Doctors, nurses and medical professionals all over the world are working long hours diagnosing and treating COVID-19 coronavirus patients. Their choices are being made based on rapidly developing scientific evidence. Could that evidence essentially be “bad intel?”
If the researchers at Keele University, the University of Oxford and other universities and institutions across Europe are right, many front line medical personnel are making treatment decisions based on “weak and over-optimistic evidence.” Their claim comes after a review of 27 research studies which recommend models for the diagnosis and prognosis of COVID-19 patients.
With health care systems across the globe under great strain and stretched to the limits for equipment, medications and personnel, the researchers fear that these potentially flawed diagnosis and treatment models will make things worse. Doctors may make incorrect decisions about whether a patient has COVID-19, whether patients should be hospitalized and if or when to use a ventilator.
In their findings, published in the British Medical Journal (BMJ,) the researchers claim that the methods and data used in the studies they reviewed had a high risk of bias. Some of the studies made recommendations that may be questionable if put into widespread practice.
With nearly 1.6 million cases and over 95,000 deaths worldwide as of this writing, doctors are under a lot of pressure to detect and diagnose infected patients, give prognoses for those cases and recommend and start treatment.
Of the studies reviewed by the researchers, 25 used data from Chinese cases, one used data from Italy and the data for the other was internationally sourced. Collection dates ran from December 8, 2019 to March 15, 2020.
A high risk of bias was found in every study. Some simply had poor quality statistical analysis. Some used a non-representative selection of patients and others left out patients who remained ill at the conclusion of the studies.
Clinical data from COVID-19 patients is scarce and these studies were all executed under serious time constraints, since the information was needed to inform medical decision-making as fast as possible. The researchers recognized those facts.
But the flaws discovered in their reviews lead them to believe that the biases and errors may lead to worse medical decisions, not better. Since these studies and their findings are already in use, the sooner the biases are corrected, the better.
The researchers believe more rigorous prediction models and better diagnostic and treatment protocols can be delivered to medical professionals. They believe that if researchers share anonymized, high-quality patient data through a clearing house organization, that collaborative effort will speed the improvement of diagnosing and treating COVID-19.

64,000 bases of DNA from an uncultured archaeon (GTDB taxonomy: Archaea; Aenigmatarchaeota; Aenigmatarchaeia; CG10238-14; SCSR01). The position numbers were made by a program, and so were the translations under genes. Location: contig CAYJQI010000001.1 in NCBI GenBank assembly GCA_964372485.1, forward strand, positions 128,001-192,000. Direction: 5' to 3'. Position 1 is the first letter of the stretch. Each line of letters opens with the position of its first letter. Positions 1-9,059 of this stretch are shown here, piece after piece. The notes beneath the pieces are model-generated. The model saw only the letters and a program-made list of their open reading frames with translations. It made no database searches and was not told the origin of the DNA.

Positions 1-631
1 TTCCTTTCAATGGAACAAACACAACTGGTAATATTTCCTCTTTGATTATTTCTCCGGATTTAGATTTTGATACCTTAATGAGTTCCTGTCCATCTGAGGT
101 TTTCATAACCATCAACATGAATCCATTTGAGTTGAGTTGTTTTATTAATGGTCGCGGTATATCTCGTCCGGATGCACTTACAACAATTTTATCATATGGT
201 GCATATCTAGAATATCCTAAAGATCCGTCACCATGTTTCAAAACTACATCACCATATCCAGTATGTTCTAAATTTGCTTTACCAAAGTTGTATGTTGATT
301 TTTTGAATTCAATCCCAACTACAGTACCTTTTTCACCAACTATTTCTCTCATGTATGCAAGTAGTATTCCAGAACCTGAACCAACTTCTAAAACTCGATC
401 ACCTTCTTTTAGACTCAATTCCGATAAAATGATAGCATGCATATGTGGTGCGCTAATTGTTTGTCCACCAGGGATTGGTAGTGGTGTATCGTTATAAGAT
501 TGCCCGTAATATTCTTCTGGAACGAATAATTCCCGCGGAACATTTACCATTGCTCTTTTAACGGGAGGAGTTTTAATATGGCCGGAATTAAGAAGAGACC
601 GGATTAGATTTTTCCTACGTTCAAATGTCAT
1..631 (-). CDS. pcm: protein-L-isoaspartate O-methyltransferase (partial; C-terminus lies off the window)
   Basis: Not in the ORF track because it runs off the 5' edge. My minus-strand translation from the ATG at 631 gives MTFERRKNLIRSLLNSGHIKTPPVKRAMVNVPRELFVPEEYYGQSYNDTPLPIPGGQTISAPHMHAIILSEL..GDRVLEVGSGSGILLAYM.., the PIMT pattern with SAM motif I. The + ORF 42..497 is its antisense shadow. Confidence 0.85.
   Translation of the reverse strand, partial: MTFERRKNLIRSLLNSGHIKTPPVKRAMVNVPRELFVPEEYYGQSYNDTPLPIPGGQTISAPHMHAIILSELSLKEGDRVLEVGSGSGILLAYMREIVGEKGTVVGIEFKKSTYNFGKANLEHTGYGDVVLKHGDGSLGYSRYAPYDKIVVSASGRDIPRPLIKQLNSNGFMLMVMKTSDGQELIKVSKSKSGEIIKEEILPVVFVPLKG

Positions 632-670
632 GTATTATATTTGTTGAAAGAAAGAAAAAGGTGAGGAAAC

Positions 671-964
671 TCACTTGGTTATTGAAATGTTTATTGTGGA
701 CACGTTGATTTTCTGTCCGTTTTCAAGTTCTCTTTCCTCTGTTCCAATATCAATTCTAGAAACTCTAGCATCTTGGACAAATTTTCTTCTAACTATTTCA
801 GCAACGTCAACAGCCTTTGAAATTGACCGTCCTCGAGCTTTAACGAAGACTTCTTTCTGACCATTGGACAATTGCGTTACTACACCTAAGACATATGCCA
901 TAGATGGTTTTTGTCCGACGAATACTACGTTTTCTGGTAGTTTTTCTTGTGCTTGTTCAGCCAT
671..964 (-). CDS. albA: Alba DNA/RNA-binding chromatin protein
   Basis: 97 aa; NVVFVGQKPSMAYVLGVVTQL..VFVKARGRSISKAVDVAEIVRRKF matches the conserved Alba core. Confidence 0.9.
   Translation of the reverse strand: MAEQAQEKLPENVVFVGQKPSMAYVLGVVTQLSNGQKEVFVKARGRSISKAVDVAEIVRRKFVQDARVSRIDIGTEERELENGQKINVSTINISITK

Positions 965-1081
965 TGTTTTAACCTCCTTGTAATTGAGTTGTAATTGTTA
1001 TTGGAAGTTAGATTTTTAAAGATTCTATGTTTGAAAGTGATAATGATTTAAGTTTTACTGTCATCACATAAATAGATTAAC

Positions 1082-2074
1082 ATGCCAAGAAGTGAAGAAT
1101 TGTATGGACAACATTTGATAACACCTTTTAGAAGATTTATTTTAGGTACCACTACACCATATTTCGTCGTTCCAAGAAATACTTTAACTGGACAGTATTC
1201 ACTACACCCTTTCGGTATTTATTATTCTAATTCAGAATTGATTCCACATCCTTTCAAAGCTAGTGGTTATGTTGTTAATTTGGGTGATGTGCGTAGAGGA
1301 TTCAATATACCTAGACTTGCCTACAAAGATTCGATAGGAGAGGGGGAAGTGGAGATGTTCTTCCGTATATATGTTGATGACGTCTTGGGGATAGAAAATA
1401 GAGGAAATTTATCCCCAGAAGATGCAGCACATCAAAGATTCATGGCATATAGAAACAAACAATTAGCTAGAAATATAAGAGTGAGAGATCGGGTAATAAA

Richard Riley, professor of biostatistics at Keele University, said:”Doctors should be making decisions based on robust evidence. Unfortunately, current studies fall short in providing robust models for diagnosis or prognosis of Covid-19.
“Researchers around the world should unite in sharing their data immediately to improve the quality of future studies in this area. Health professionals and methodologists must work together, to pool high-quality and representative Covid-19 data that is then analyzed using appropriate statistical methods.”
Dr. Kym Snell, Lecturer in Biostatistics at Keele University, said: “Many researchers are focusing their efforts on trying to assist healthcare professionals in this very difficult time—this should be applauded. However, we still need to ensure that models for the diagnosis and prognosis of patients with Covid-19 are properly tested.
“We will continue to critically appraise new models so that healthcare professionals have an up-to-date summary of the evidence.”
Laure Wynants, Assistant Professor of Epidemiology at Maastricht University, which led the research, said:”This research has shown how important it is for researchers working in this field to share good quality evidence. This helps quickly identify models that work well and can potentially support decision-making in clinical practice.”
Researchers often say “garbage in, garbage out” as it relates to data. In this case, there may have been quality data going in (or maybe not,) but the frantic pace of research in the effort to stem the spread of COVID-19 may have led to some dangerous biases. With lives on the line, nobody on the medical front lines can afford that.
Keep the faith and keep after it!
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Journal Reference – Laure Wynants et al. Prediction models for diagnosis and prognosis of covid-19 infection: systematic review and critical appraisal, BMJ (2020). DOI: 10.1136/bmj.m1328